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Future firefighters remember & honor those lost on September 11

On September 11th, 2001, 343 firefighters lost their lives in the World Trade Center. One fire instructor is teaching her students who were all born after 9/11, a real life lesson in what these brave men & women did that day.

Posted: Sep 11, 2019 10:33 PM
Updated: Sep 12, 2019 9:19 AM

(ST. JOSEPH, Mo.) On September 11, 2001, 343 firefighters lost their lives in the attack on the World Trade Center. Today, one fire instructor is teaching her students who were all born after 9/11, a real life lesson in what those brave men and women did that day. 

"It's a history lesson for them. It's a lesson for them to understand the brotherhood of the fire service and what they are going into."

Angie Jones was a Maryville firefighter on September 11, 2001. She's now the fire science instructor at Hillyard Technical Center. For the last seven years on the anniversary, she has her students honor the lives of 343 firefighters who didn't come home that day by attempting to climb they equivalent of the 110 stories they climbed.

"It is a lot of the reason why the fire department does the things that they do now compared to what we did before 9/11," Jones said. "There's been a lot of changes since then and a lot of encouragement. It really drives them and pushes them into wanting to succeed."

During the challenging task, Jones motivated her students by telling them the story and facts behind that horrible day. For Maysville senior, Tyler Sterling who grew up in a post 9/11 world with family members who are first responders, the experience was surreal one.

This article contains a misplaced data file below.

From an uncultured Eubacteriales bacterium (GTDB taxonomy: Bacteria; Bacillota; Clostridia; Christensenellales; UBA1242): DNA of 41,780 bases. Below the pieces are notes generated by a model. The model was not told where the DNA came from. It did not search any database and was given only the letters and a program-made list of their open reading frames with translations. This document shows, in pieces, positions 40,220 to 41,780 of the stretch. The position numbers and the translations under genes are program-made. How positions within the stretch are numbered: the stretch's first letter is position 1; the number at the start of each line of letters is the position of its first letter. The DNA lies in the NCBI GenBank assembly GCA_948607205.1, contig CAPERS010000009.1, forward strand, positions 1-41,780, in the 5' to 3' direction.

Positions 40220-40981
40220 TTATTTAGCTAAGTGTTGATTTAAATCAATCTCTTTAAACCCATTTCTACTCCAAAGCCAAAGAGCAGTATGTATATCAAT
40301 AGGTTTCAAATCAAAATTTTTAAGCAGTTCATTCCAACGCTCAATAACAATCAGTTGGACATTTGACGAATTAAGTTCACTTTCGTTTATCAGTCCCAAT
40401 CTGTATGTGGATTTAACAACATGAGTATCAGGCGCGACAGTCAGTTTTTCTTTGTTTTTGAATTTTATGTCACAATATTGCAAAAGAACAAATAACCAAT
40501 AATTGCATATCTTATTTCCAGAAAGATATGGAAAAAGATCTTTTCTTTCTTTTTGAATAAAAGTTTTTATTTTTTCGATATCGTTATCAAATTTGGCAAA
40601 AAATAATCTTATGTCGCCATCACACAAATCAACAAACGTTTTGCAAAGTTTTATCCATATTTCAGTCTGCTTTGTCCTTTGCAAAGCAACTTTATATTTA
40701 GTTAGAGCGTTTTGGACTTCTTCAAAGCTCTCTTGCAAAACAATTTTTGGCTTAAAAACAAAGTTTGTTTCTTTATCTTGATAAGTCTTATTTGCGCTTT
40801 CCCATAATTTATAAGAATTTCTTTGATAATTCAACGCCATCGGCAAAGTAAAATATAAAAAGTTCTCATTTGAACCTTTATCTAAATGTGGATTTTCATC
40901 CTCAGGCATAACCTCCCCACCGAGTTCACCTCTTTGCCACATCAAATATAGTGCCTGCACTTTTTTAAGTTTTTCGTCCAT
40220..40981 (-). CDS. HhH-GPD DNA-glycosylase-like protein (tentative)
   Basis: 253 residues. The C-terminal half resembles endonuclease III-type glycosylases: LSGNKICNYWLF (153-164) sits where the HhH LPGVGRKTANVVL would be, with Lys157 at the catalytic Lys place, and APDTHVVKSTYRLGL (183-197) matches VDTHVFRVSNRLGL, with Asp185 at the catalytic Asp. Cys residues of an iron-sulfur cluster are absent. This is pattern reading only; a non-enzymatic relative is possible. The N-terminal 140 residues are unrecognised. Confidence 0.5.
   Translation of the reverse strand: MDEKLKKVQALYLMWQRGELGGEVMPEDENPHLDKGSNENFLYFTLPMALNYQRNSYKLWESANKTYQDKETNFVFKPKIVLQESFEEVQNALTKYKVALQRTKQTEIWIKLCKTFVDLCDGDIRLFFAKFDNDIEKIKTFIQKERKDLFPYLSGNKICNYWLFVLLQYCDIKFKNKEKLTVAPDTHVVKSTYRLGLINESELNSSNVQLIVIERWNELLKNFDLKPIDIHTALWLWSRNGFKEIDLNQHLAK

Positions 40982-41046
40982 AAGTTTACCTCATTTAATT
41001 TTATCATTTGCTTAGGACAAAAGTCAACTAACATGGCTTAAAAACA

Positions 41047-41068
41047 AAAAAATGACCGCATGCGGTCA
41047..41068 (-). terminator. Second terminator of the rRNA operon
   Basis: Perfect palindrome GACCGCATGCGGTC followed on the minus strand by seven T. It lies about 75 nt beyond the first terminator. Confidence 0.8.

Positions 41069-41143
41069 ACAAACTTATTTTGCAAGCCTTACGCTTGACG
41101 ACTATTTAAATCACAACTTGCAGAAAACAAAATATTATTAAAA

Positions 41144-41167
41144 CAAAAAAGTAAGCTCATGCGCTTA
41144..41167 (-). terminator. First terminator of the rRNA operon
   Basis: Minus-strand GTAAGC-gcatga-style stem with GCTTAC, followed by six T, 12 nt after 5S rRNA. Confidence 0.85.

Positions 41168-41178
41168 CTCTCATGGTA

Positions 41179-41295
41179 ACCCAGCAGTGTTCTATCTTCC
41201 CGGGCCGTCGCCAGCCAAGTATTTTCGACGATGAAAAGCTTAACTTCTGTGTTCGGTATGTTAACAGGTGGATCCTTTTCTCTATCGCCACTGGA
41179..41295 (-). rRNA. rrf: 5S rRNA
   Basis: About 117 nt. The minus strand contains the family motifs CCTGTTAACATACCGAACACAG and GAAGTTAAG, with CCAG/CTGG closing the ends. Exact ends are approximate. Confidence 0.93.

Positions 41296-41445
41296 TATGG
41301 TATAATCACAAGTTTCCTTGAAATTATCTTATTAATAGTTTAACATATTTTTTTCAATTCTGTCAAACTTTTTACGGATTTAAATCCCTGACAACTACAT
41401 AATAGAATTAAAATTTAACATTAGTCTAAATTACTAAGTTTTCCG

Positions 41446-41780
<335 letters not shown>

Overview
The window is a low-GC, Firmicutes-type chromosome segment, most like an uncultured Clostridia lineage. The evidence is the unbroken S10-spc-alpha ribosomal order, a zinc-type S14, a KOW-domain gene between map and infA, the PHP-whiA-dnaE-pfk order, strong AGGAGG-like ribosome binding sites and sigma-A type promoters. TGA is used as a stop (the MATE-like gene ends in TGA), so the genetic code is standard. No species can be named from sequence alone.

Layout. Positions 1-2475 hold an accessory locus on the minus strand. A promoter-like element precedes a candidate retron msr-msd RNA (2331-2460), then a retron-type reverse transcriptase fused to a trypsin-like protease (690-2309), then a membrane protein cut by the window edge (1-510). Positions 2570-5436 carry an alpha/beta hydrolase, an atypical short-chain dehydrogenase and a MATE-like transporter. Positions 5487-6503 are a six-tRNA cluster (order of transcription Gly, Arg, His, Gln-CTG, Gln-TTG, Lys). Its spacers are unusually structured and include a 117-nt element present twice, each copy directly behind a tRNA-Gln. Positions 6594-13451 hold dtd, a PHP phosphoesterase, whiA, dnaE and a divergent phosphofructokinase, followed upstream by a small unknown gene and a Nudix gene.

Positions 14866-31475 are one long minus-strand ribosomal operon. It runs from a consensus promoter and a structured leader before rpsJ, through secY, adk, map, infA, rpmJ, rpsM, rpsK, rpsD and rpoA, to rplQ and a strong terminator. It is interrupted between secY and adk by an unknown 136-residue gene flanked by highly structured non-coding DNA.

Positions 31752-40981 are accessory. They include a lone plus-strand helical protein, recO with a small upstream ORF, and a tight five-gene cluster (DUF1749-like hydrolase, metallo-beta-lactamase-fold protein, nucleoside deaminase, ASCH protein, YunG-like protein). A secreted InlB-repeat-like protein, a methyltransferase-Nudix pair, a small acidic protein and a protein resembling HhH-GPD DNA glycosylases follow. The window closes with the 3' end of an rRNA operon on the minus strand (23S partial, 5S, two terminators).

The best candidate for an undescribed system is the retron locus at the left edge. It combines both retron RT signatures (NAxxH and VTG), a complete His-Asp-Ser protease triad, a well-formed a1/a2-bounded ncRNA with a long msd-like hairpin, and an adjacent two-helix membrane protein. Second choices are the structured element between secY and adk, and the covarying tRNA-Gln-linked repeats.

"It's pretty unbelievable they were able to do that. It astonishes me they could have done that and in the time that it took," Sterling said. "They put all their effort into it. They risked their lives pushing through like that head on."

Jones even had past students, like volunteer firefighter Cayden Carter, participate in the event for a second time. After only doing 57 stories last year, he accomplished the full 110 on Wednesday. He told me he didn't do it for himself. He did it for his 343 lost brothers and sisters.

"They went in knowing they weren't coming out. They knew what they were getting themselves into," Carter said."They sacrificed themselves. I'm proud to call them my brothers and sisters."

They may be a group of teenagers now, but these young men will be our future heroes with a new found respect of what they can do.

"I can't say I've been in their shoes because I didn't experience the chaos," Sterling said. "But that 110 flights made this more of a significant day of the year for me."

"I ask to you. Always remember. Never forget," Carter said.

Jones says she will continue to do this stair climb every 9-11 anniversary to help keep those memories fresh for our next generation.

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